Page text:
As Right Source’s chief marketing technology officer, Will Davis oversees the intersection of marketing strategy, consulting, execution and technology for our clients. He focuses first on business objectives and then on helping clients leverage marketing and technology to deliver against those objectives. A recognized leader in content marketing, Will has a bachelor’s degree from the University of Maryland, College Park in government and politics and broad experience developing marketing strategies that help organizations reach milestones and grow. You can find Will on Twitter and Google+, connect with him on LinkedIn, or read his other posts.

  • Jeremy

    I don’t think companies really give a shit about content marketing or social media. What the really want is more customers and a more profitable business. Can they get that from both social median and content marketing? Of course, but the people with money and the power to decide on these things do not give a shit about marketing, they just want more customers and more profit.

    We as marketers need to keep this in mind. Whenever you’re selling a product, the customer doesn’t give a shit what it is or where it came from, they mostly just want to know how much it will cost and how much it will benefit them. This is the same whether you’re selling juice drinks or marketing campaigns.

    • Mike Sweeney

      Jeremy –

      You seem to be holding back – please tell us how you really feel.

      A part of me agrees with you. In the end, most companies or organizations do want more customers, more members, more patients, more subscribers, and of course more profit.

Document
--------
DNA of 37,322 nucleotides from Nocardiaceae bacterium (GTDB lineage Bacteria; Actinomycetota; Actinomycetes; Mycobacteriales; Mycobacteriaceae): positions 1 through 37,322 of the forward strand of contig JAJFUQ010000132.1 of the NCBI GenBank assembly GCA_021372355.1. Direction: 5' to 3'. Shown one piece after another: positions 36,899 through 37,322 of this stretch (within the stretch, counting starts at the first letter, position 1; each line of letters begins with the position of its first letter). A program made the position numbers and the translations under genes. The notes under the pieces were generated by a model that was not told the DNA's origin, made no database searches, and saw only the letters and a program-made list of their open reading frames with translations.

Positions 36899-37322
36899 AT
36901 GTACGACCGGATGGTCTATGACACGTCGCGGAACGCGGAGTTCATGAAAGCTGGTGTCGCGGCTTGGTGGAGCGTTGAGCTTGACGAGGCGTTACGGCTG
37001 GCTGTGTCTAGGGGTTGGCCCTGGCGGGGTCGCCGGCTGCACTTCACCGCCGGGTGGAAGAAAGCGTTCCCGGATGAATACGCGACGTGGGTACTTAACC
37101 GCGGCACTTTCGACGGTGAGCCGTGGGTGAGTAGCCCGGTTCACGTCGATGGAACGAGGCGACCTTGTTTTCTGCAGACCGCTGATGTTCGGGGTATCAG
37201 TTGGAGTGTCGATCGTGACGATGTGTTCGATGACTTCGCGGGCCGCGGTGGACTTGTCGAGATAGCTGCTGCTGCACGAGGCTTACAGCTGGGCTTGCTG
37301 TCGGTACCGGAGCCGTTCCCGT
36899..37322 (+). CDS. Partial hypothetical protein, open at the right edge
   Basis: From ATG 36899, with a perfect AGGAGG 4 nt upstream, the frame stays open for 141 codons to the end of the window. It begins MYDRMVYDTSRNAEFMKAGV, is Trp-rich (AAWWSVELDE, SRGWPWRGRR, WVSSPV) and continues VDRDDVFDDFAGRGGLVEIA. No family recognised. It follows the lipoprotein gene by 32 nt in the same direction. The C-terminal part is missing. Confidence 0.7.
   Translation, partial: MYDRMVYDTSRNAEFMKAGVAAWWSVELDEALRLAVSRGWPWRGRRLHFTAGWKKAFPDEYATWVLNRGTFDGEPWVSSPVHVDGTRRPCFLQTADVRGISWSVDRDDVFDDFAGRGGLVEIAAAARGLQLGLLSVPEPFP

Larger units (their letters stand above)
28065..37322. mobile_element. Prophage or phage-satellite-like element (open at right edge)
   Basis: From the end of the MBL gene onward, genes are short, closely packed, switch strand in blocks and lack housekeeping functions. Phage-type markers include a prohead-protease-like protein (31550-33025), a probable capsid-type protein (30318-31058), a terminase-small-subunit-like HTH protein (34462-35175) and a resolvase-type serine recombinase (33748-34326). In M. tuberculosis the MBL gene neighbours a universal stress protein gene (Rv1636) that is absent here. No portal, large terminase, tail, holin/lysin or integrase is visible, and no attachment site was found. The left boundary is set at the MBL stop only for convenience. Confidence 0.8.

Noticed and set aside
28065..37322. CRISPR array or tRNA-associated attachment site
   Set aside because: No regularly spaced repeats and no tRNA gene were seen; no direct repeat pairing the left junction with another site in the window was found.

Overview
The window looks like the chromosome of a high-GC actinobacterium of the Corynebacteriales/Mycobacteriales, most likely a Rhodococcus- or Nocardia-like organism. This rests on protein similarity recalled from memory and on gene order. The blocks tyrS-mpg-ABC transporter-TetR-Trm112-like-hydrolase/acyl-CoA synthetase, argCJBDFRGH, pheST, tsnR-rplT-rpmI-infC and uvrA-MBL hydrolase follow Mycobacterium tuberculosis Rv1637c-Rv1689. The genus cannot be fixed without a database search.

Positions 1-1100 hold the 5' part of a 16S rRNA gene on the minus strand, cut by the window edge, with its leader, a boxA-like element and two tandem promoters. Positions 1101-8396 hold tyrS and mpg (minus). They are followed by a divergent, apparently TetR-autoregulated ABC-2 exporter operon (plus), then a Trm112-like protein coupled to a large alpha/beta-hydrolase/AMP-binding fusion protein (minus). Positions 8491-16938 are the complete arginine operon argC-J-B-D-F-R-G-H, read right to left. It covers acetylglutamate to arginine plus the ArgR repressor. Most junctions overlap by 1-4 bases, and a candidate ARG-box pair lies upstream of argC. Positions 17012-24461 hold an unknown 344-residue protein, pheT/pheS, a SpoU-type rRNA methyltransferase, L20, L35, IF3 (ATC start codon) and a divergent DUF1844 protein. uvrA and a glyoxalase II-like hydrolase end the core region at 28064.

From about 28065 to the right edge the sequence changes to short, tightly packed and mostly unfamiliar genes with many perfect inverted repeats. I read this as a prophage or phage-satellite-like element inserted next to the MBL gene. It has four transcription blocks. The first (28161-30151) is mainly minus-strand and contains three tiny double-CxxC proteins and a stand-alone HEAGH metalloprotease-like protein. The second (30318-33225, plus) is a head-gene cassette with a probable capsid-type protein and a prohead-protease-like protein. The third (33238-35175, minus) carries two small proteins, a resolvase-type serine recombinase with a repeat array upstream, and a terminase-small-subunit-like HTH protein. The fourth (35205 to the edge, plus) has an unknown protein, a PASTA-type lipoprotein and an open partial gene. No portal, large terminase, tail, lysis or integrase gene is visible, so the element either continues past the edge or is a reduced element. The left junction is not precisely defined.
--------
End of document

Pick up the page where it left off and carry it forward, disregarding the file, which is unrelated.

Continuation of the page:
That being said, companies DO care about how they acquire customers and profit via marketing. Here’s why: many companies are lost from a marketing standpoint. They let the growth of interactive/web channels pass them by, and now they are faced with an army of snake oil salespeople peddling the latest and greatest marketing/search/social media toy. You and I know those toys are not created equal, nor do they deliver equal results, but the average organization has no idea how to tell the difference.

      That’s why they should care about the difference between content marketing and social media. If they don’t care, they will buy the wrong toy and watch it break as their customers and profit go in the wrong direction.

  • Really interesting. And as much as Hubspot pushes it, I think the term “inbound marketing” is even more inside-baseball…

    But ultimately, we do need a way of talking about this stuff succinctly. What else if not content or inbound marketing?

    • Exactly the struggle–if content marketing and inbound marketing don’t make sense primarily because the terminology is foreign, is it because we’re using unfriendly terminology, or is it just a lag in the collective business consciousness?

      We’ve seen content marketing and inbound marketing work–to take your example of Hubspot. They’ve been extremely successful, but they ate a lot of their own dogfood. And that’s what it will take to continue to market content marketing itself.